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King of Cuba

door Cristina Garcia

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643326,276 (3.5)1
A Fidel Castro-like octogenarian Cuban exile obsessively seeks revenge against the dictator.
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Thank you Scribner Books for sending me an advanced copy of this book.

In 1956, Fidel Castro launched the Cuban Revolution to replace Fulgencio Batista with a communist regime and to secure ties with the Soviet Union. This larger-than-life revolutionary, who began life as the illegitimate son of a middle class sugar cane farmer, became one of the most controversial figures in history, credited by some as having destroyed Cuba, by others as saving the country from the demon of capitalism. His violent campaign employed guerilla tactics, torture and confiscating of private lands and industries.

The King of Cuba is told through two points of view, the fictionalized version of dictator Fidel Castro, "El Commandante," and Goyo Herrera, an expatriate living in Miami. Nearing the end of his life, El Commandante wants to resurrect the sixty year-old glories of his regime by staging a reenactment of The Bay of Pigs, "to put an end to the creeping amnesia regarding the glories of the revolution." Goyo is plotting to exact revenge against the tyrant for destroying his beloved Cuba.

Interspersed with short narratives from Cuban citizens, this is a gritty tale, replete with ribaldry, humor, geriatric infirmities and theatrical flourishes, a portrayal of two men struggling with the decline of Cuba as much as their own withering "pingas."





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  RobinGregoryAuthor | Aug 20, 2015 |
For some reason, I didn't think I was going to particularly like King of Cuba the more I read about the book and author in advance of the novel itself. Well, Cristina Garcia served me some process; this book is pretty awesome!

A major strength of the novel -- and an asset that could yield a wide audience of satisfied readers -- is its humor. It permeates the novel from its essential concept to the details of the storytelling from beginning to end. I would be surprised to hear of many readers who didn't find this book fairly amusing; I'd say such a view would probably fall out of the mainstream. Although, then again, what do I know about the mainstream, as such? ;)

The novel is beautifully and clearly framed by two quotations from poets -- one written in English and the other in Spanish. The larger than life character duo at the center of the story -- a pseudo-Fidel Castro and Cuban-American exile who hates the dictator -- serves as a perfect focal point. The characters play off each other beautifully through the course of the book. Existential questions are addressed -- cleverly and adeptly -- by Garcia, to an extent remarkable in a text of only 235 pages, which accomplishes other artistic purposes as well.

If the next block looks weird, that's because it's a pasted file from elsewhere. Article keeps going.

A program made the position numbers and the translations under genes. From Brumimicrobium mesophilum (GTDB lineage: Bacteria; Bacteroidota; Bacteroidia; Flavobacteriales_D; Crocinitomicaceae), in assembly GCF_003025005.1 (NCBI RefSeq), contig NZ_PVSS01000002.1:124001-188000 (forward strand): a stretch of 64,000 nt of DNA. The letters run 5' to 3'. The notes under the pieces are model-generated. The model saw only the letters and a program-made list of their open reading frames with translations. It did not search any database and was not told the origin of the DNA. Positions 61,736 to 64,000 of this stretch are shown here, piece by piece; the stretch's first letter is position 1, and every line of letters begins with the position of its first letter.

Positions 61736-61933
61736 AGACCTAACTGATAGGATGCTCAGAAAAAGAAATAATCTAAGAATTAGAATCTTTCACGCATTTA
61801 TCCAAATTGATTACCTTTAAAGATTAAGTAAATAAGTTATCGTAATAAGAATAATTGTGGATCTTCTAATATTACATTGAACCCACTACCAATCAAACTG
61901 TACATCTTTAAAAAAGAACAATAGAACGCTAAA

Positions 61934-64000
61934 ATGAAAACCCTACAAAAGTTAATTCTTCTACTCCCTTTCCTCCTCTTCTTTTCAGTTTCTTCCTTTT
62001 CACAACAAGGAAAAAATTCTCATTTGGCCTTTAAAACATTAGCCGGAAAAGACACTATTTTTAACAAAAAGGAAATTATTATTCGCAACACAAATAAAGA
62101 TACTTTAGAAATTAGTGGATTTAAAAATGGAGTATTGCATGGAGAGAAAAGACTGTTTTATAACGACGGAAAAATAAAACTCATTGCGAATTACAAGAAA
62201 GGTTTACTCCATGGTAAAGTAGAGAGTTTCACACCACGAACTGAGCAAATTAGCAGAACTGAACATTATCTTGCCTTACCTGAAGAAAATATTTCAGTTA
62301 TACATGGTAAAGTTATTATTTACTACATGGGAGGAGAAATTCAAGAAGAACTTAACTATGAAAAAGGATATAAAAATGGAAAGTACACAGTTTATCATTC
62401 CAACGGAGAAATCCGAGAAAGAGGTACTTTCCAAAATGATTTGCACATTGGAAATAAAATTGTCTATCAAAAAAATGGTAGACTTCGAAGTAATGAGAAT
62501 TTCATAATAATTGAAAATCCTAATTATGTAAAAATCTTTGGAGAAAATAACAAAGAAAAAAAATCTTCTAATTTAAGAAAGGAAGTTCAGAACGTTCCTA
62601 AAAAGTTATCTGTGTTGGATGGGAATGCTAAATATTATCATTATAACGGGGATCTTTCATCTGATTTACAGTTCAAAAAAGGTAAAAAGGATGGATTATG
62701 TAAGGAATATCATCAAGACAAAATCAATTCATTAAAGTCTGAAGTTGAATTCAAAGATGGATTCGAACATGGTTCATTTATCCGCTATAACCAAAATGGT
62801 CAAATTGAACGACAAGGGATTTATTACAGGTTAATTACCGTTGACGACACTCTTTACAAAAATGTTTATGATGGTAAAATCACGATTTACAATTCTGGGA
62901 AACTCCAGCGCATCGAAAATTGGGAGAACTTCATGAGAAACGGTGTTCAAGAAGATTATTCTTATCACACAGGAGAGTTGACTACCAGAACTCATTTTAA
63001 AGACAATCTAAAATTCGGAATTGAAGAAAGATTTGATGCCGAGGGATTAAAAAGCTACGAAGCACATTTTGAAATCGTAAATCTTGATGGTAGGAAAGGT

The ending is outstanding. It not only matches the quality and content of the text preceding it -- it meets a higher standard and improves each past part of the novel, as well as cementing a strong overall impression of the book in the reader's mind. I am eager to give this book a second read as soon as possible! ( )
  kara.shamy | Jan 9, 2014 |
This is a very witty take on Castro and his revolution, now an old man, living in his memories and his past glories. Reminiscing about the revolution when he was so beloved of his people. His wives, his mistresses, Che, how he settled hunger strikes, his magnetic personality, Batista and much more. Everything we learn about Cuba's past is through his memories.

Goya, an 86 yr. old man, living in Miami, has hated Castro all these years, much of his ranch in Cuba had been taken for redistribution when Castro came to power. Castro also seduced and got pregnant the woman Goya had loved. His life in the present is tumultuous, due to his grown children and he two dwells much in the past and his hatred.

This is in many ways a spoof of two old men, in failing health, dwelling on past glories and feelings. Resentful that their youth is gone and how they are treated now. There are many amusing lines, interesting tidbits from the past and present but at times I still found this somewhat tedious. One does not read this for the history, but for an amusing take of a man who has been in power for a very long time. ( )
  Beamis12 | Jul 7, 2013 |
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